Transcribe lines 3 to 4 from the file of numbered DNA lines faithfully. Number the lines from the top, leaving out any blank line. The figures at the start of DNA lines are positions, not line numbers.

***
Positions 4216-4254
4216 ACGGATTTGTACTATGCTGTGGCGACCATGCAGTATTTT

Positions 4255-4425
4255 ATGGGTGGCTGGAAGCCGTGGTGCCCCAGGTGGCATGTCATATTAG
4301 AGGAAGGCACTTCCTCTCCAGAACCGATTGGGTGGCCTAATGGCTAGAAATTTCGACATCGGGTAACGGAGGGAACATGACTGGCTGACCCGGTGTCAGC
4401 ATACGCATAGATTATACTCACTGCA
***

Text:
Positions 4255-4425
4255 ATGGGTGGCTGGAAGCCGTGGTGCCCCAGGTGGCATGTCATATTAG